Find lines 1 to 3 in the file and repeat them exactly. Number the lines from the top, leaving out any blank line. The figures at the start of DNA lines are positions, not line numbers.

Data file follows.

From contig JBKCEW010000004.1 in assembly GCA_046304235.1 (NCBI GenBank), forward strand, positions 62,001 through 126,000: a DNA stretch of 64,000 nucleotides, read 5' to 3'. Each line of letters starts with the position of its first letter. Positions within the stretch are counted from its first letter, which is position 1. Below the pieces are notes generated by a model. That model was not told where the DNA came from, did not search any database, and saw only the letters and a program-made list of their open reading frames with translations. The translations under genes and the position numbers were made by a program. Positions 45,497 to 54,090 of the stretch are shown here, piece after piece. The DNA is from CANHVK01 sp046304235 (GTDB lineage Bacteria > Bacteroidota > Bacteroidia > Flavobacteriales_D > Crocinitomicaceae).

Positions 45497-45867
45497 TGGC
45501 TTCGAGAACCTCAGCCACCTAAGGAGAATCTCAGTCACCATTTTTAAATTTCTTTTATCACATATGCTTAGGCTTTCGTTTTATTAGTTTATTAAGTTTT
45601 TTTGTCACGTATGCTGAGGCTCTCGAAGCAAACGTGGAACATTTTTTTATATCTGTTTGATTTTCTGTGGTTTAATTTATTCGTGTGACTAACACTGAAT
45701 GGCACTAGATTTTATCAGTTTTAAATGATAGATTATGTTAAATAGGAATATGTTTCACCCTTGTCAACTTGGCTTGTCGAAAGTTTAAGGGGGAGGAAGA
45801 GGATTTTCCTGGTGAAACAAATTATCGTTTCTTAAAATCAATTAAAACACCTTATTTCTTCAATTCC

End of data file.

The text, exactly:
From contig JBKCEW010000004.1 in assembly GCA_046304235.1 (NCBI GenBank), forward strand, positions 62,001 through 126,000: a DNA stretch of 64,000 nucleotides, read 5' to 3'. Each line of letters starts with the position of its first letter. Positions within the stretch are counted from its first letter, which is position 1. Below the pieces are notes generated by a model. That model was not told where the DNA came from, did not search any database, and saw only the letters and a program-made list of their open reading frames with translations. The translations under genes and the position numbers were made by a program. Positions 45,497 to 54,090 of the stretch are shown here, piece after piece. The DNA is from CANHVK01 sp046304235 (GTDB lineage Bacteria > Bacteroidota > Bacteroidia > Flavobacteriales_D > Crocinitomicaceae).

Positions 45497-45867
45497 TGGC